In this chapter we find the story of Abraham and Isaac. Isaac was destined to die as a sacrifice, until God provided a ram that would die in Isaac’s place. From this we learn that substitution is a concept initiated by God Himself. This is important when we think about the death of the Lord Jesus. The fact that He becomes the substitute of those who believe in Him is not an idea devised by mankind – it is a revelation from God.
This passage teaches another important lesson about substitution. When there was a need for someone to take Benjamin’s place as a captive in Egypt, his brother Judah offered himself for that role. There was no coercion involved- he did it of his own free will. In the same way, at Calvary the Lord Jesus also freely offered Himself so that the love of God for sinners might be demonstrated in all its fullness. His Father sent Him, and He was willing to come. Often in the Bible His giving of Himself is linked with His love; for example:
‘… the Son of God … loved me, and gave himself for me.’ (Galatians 2:20)
‘Christ also loved the church, and gave himself for it’ (Ephesians 5:25).
This shows that His death on the cross was a work that He willingly undertook, not something that was imposed upon Him.
This chapter outlines the ritual involved in the Jewish Day of Atonement. It is the most overt picture of substitution in the Old Testament, and a fascinating depiction of the work of the Lord Jesus on the cross. The part that is relevant to our subject is found in verses 21-22, where the following events took place: a goat (often called the scapegoat) was taken, and the high priest of Israel placed both hands on its head while confessing over it all the sins of the nation. The goat was then led away to be set loose in the wilderness, never to return. It pictured the sins of Israel being taken away.
The important point here is this: in confessing the nation’s sins, the priest was symbolically transferring their guilt to the goat. This is a vital point: substitution DOES NOT involve the punishing of an innocent victim so that the guilty can escape. Rather, guilt is transferred. In other words, when the Lord Jesus died on the cross, the guilt of those who trust Him was transferred to Him. This does not mean that the Lord Jesus became sinful in His character: while He bore our sins (1 Peter 2:24), and was made sin for us (2 Corinthians 5:20), He never became sinful in Himself. He was as holy in His death as He was in His life. While the guilt of sins was laid on him, the purity of His character remained unchanged. This is illustrated in Leviticus 6:25, where the sin offering is described as “most holy” – the same expression that is used in Exodus 26:33-34 of the very dwelling place of God. In other words, although the sacrificial animal symbolically bore the punishment of sins, it did not in itself become sinful.
So it is with Christ – He became the sin-bearer, but He never became sinful.
Finally, notice the events that take place in Paul’s letter to Philemon. Briefly, the story is this: Onesimus, a slave, had stolen from his master Philemon and fled to Rome. Onesismus was guilty but, having repented, wished to return. As a friend of both men, Paul writes to encourage Philemon to receive Onesimus back again, offering to pay the debt that Onesimus owed. Verses 17 and 18 summarise Paul’s appeal: “If then you count me as a partner, receive him as you would me. But if he has wronged you or owes anything, put that on my account.” Notice what is happening here- Paul will bear the debt as though he were Onesimus, while Onesimus is to be welcomed back as though he were Paul. This is the crowning glory of substitution- every sinner who comes to God in repentance, trusting in the One who died for the ungodly, is welcomed back as though he were Christ Himself. Every blessing that Christ as the perfect man possesses is showered upon those who come to God through Him!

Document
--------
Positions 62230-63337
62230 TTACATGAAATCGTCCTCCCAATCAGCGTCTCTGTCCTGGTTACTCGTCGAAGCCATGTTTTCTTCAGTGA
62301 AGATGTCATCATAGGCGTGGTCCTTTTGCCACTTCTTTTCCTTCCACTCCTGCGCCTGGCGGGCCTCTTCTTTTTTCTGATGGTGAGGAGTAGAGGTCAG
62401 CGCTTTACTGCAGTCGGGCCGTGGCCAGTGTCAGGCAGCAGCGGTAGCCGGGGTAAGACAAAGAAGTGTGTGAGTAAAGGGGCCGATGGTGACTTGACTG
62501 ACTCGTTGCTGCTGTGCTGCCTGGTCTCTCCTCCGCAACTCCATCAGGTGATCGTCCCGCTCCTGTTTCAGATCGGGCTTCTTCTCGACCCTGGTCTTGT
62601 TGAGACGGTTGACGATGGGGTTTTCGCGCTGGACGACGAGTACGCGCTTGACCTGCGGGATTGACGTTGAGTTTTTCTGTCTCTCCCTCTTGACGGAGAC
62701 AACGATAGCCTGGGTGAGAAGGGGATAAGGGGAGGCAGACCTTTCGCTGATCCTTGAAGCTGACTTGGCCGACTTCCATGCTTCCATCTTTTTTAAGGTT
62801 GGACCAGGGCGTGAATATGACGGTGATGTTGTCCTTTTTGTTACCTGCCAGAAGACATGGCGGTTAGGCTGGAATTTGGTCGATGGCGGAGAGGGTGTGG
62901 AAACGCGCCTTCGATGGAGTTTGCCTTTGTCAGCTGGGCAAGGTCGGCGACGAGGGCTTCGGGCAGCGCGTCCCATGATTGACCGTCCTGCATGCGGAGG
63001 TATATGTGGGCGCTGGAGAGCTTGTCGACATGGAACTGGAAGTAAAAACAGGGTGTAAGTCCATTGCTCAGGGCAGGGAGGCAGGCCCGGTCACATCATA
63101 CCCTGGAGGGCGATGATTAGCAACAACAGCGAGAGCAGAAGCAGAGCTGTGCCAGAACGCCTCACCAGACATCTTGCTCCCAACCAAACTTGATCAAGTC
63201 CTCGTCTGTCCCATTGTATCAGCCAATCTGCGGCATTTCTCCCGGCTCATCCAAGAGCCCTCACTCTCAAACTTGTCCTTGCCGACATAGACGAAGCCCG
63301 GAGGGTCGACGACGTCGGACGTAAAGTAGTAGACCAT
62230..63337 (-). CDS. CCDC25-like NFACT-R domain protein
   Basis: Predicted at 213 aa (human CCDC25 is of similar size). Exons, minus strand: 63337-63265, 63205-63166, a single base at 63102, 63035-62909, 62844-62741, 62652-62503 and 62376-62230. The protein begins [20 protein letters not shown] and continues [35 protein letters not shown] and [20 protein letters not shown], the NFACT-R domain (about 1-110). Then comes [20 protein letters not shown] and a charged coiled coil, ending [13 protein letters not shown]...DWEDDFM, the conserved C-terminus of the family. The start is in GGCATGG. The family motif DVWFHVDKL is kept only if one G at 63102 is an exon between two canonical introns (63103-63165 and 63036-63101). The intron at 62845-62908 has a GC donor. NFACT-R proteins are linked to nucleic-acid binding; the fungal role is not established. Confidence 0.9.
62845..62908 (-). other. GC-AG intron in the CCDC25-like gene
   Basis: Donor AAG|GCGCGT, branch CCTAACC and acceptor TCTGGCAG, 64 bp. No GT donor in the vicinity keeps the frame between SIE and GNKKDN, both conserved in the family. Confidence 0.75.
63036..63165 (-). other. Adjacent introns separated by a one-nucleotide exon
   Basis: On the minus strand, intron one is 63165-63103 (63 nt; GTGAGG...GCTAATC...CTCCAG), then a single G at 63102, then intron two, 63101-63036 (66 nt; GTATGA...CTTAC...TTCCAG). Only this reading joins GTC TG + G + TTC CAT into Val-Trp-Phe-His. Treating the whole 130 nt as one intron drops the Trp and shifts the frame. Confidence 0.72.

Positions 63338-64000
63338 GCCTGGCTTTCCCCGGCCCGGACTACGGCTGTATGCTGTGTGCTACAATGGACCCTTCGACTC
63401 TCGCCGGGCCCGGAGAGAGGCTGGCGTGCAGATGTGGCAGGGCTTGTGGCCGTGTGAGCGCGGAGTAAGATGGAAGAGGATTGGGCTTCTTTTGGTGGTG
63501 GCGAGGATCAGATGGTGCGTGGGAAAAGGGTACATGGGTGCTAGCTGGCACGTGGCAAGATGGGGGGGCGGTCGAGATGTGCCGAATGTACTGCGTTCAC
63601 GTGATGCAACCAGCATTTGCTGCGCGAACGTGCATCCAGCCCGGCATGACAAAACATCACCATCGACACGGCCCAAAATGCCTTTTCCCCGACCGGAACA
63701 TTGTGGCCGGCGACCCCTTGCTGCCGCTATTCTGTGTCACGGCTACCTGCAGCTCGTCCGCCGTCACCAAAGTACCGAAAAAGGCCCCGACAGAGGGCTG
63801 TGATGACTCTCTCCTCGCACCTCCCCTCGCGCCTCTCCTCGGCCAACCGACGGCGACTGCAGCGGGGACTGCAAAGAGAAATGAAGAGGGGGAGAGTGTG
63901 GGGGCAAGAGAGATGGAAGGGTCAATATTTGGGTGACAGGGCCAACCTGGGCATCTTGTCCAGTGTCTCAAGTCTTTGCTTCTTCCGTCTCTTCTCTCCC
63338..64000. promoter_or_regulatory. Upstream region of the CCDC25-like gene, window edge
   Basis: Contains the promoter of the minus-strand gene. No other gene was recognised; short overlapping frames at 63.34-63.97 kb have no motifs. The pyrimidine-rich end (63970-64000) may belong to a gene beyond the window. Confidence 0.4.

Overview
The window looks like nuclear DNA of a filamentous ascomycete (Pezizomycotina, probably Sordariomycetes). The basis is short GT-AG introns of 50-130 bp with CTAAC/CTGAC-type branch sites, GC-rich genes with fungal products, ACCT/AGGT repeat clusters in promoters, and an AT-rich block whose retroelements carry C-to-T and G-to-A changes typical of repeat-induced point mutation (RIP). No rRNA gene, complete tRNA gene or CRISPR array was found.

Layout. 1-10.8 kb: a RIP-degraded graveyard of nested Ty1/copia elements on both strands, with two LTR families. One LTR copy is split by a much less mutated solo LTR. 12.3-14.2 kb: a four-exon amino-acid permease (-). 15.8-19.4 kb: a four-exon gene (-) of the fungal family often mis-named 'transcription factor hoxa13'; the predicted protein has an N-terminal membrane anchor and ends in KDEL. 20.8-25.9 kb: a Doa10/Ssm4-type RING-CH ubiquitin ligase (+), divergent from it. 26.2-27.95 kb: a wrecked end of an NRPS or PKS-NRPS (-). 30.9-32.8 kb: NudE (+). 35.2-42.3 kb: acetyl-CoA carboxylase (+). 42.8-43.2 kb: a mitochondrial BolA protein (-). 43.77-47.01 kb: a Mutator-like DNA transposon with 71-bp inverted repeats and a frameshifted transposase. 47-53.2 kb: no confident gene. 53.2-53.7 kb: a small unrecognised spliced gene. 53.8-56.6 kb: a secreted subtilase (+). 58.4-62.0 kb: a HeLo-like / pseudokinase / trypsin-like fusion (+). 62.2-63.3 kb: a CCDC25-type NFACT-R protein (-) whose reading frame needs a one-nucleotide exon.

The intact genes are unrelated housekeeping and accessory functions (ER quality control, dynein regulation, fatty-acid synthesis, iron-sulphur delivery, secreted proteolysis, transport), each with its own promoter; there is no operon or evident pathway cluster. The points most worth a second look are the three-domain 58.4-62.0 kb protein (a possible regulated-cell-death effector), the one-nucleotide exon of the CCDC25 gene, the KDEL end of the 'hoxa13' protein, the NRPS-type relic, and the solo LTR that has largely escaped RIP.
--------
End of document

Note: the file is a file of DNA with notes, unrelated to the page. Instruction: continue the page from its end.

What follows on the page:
In closing, let us notice one other major outcome of substitution- the fact that once someone is saved, that person can never be lost. There are three reasons for this:
- Salvation means that all the sinner’s guilt is transferred to the Lord Jesus. There is enough in His work to cover not only the sins of their past, but also every future sin as well.
- Forgiveness has been obtained on a righteous basis. This means that no-one in the universe can remove the Christian’s forgiveness. Even in earthly terms, if someone gets something righteously (for example, by paying the correct price for it), it cannot be taken away from them. It is the same with salvation: because it is given to the believer on a basis of justice having been satisfied, it can never be taken away.
- Satan cannot bring a charge against the Christian. Even if he were to try, he would find that the sin that he tried to raise against the believer has already been punishedat Calvary. In the words of the hymn(1): “Payment God cannot twice demand”. This is a wonderful thing – God’s inflexible justice, which previously would have condemned the sinner, is now the very thing that guarantees the believer’s eternal security! No other message in the world can offer such hope to mankind!
- At the cross, the Lord Jesus (without ever being sinful Himself) bore the penalty for sins that the righteousness of God demanded, thus fulfilling the requirements of divine justice.
- When a sinner trusts in Christ, their guilt is transferred to Him, thus freeing them from the penalty of their sins and bringing them into the position of blessing that Christ Himself (as the perfect man) merits.
- From the hymn “From whence this fear and unbelief” by A. M. Toplady.